If you're going down to see the Cape Hatteras Lighthouse, you should stop and see the Bodie (pronounced Body) Island Light as well. It's less crowded but you can't climb it. There's a nice trail and raised walkway where you might see some alligators and definitely birds like egrets. There is a visitor center here that's open pretty much every day with a good bookstore.
Here are some facts about it: Height: 156 feet
Height of Stripes: 22 feet
Light Pattern: 2.5 seconds on, 2.5 off,
2.5 on, 22.5 off
Beam Range: 19 miles
Ownership: transferred from US Coast Guard to the National Park Service in 2000
(from the NPS website)
This is a nice enjoyable 40 minute ride through the Atlantic to the island of Ocracoke. Park your car and get out and move freely around on the ferry. This is a lot of fun and its free! If you take a sightseeing cruise it costs around $20 per person, so why not do this for free!
On the way to Ocracoke we had a bit of a wait, had to wait approx an hour to board the ferry. On the way back we were able to get on immediatly. The ferry runs until midnight. This was one of our highlights of the trip! :)
This lighthouse is beautiful!!! You can climb the lighthouse for an additional $7. Beautiful area to walk and explore as well as the buildings full of info. Lovely place to visit, you will not want to miss it, Very easy to find.
The black and white spiral makes Cape Hatteras one of the most recognizable lighthouses in the US, and the 208 feet height makes it also the tallest in the United States. The light can be seen for 20 miles, warning ships of Diamond Shoals (the graveyard of the Atlantic) which is a twelve-mile (12) long sandbar just offshore.
Diamond Shoals is the meeting place of two great ocean currents: the cold Labrador and the warm Northbound Gulf Stream. Where they collide, it creates fog and ever changing sandbars just beneath the water surface.
The present lighthouse was built like the light at Cape Lookout and had a first-order Fresnel lens to magnify a small oil wick flame. It was replaced by a rotating beacon--a double affair with 1000-watt lamps in each beacon. Today, the beacon is automated, but at the time it was built, the keeper had to wind weights suspended by heavy cables in order to rotate the thousand-prism lens. In good visibility, it can be seen 51 miles at sea and 115 miles in the air.
The octagonal base of brick and granite, measures twenty-four (24) feet by fourty-five (45) feet six inches. The black and white barber-pole paint, or "candystriping" was added in 1873 to make the lighthouse more distinctive during the day. There is another similarly painted lighthouse in Florida ( St. Augustine), but I guess they figured that if you didn't even know whether you were in NC or FL, you were in such sorry shape that there wasn't much hope for you..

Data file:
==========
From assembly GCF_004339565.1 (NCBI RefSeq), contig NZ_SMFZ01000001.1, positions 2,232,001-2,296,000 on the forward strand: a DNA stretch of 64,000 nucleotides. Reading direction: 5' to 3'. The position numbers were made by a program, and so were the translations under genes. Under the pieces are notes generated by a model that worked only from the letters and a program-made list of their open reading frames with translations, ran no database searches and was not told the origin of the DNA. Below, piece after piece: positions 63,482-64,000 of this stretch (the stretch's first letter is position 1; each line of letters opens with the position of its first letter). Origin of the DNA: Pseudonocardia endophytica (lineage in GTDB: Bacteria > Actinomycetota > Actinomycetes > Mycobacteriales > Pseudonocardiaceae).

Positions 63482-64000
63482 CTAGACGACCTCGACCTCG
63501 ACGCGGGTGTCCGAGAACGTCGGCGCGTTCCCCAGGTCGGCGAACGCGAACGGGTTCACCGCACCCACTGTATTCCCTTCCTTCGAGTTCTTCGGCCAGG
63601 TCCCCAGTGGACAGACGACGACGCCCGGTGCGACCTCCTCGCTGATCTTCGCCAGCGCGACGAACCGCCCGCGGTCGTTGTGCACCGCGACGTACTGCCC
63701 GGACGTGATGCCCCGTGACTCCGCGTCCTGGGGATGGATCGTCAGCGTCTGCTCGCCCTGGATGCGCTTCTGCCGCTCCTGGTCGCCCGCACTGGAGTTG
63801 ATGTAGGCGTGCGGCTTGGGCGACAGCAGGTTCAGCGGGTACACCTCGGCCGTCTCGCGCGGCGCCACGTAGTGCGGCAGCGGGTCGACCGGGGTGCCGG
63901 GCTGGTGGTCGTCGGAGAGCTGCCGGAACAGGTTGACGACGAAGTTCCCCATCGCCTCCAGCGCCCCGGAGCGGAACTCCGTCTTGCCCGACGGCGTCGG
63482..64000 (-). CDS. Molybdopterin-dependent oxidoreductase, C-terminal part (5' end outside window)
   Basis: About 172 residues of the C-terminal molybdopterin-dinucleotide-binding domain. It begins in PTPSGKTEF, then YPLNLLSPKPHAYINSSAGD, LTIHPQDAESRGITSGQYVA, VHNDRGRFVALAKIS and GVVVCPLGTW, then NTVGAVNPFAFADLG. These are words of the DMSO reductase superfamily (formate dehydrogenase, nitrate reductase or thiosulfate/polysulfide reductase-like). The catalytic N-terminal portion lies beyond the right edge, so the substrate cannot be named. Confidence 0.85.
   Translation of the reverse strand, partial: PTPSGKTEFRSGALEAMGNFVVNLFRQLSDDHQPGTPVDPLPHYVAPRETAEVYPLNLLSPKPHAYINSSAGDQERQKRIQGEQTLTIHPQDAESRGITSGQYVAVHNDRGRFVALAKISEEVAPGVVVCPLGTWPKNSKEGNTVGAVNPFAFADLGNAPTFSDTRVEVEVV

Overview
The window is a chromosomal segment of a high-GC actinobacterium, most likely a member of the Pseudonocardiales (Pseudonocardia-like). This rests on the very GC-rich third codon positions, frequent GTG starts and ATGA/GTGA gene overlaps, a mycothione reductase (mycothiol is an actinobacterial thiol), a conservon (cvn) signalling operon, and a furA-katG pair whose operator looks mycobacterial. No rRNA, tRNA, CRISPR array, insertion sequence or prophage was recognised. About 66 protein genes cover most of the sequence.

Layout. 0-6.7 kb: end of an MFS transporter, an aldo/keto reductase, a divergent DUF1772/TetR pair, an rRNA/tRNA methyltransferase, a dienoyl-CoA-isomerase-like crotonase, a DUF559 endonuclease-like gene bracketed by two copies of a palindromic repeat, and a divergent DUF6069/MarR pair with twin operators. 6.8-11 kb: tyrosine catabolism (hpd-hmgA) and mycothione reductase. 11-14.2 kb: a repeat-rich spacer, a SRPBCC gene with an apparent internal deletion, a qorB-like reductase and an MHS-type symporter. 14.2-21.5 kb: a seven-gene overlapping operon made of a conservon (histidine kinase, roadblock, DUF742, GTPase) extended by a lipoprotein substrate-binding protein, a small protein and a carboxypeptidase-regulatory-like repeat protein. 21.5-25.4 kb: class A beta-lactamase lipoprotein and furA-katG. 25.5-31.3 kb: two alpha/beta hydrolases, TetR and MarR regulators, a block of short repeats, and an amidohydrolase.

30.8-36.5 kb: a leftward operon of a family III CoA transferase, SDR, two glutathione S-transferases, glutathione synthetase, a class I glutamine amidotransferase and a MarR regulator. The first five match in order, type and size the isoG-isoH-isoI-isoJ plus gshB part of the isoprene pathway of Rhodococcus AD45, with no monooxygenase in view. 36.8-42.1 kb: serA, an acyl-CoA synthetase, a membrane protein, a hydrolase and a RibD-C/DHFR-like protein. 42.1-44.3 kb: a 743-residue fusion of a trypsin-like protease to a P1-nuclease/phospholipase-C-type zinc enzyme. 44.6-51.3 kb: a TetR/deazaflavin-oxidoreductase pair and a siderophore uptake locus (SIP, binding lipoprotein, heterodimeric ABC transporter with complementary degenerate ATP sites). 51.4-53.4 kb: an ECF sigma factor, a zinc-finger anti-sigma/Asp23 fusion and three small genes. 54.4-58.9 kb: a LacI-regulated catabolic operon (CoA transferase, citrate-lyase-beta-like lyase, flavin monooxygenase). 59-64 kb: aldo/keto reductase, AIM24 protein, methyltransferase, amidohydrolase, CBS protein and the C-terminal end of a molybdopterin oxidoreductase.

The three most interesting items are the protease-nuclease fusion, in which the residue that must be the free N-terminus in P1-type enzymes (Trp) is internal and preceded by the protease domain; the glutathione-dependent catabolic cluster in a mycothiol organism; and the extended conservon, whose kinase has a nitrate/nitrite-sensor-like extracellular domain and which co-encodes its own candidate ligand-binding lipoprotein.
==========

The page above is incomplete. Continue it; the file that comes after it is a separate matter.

As early as the 1920s, erosion became a major problem to the new lighthouse. In the summer of 1999, the lighthouse was moved 2899.57 feet from its original location
The "Double Keeper's Quarters" is used to house the "Museum of the Sea" and the Buxton Visitor Center.
Opening for Climbing:
Good Friday to Columbus Day (weather permitting)
$6.00/Climb Adults - Day
$3.00/Climb Child (12 and under) - Day
$3.00/Climb 62 and older - Day
Cape Hatteras, Fort Raleigh and the Wright Brothers National Memorial are the 3 National Park Sites on the Outer Banks.The Wright Bros. has an entrance fee of $3 which is good for a few days, maybe a week (? I am not TOO sure of the length of time) The Rangers are knowledgeable and the programs are interesting.
They give a walk taking you to the hangar where Orville and Wilbur designed their plane, take you through the timeline of the problems they encountered along the way and show you how long the first, second and third attempts were.
Keep in mind, because this is a barrier island, the monument is not where the flight took place. When there was talk of establishing a monunment, they went back to look at the area and it had changed drastically.
Be prepared to get involved in some of the programs--having given lots of them through the Park Service myself, i know it's usually a key component.
They usually run no more than 45 minutes.
The Cape Hatteras Lighthouse is pretty famous. If not for the fact it's the tallest lighthouse in the US, then because of its recent "relocation"
I remember going down to see this lighthouse when I was younger when it always was under construction and leaning at an uncomfortable angle toward the ocean. They tried to stabliize the lighthouse, but it was obvious that nothing was working--the barrier island was migrating westward and the lighthouse was in trouble. This brings up an interesting point. Barrier Islands are made to shift and protect the inland areas. They aren't meant to be built on--you have to expect to lose things (like structures) when the island or chain of islands is doing its job--I'm very passionate about and fascinated by barrier island systems!
ANYWAY, so, the decision was made to move the lighthouse while maintaining the original floating foundation...it was pulled 1/2 mile back onto land and this whole process caused SO much controversy. Now, it's reopened, you can tour it starting Apr. 9th of this year and while it's a hot walk up, it's really an impressive view!
This place is right along Rt. 12 between Hatteras Island and Nags Head but it doesn't seem to get that crowded. Perhaps that's because it's not an overly developed tourist trap.
They have trails, programs, opportunities to take small boats out, a visitor center...it's very nice.
There are "365 species of birds, 24 species of reptiles, 25 species of mammals..." just to get you started and intrigued (from the FWS website)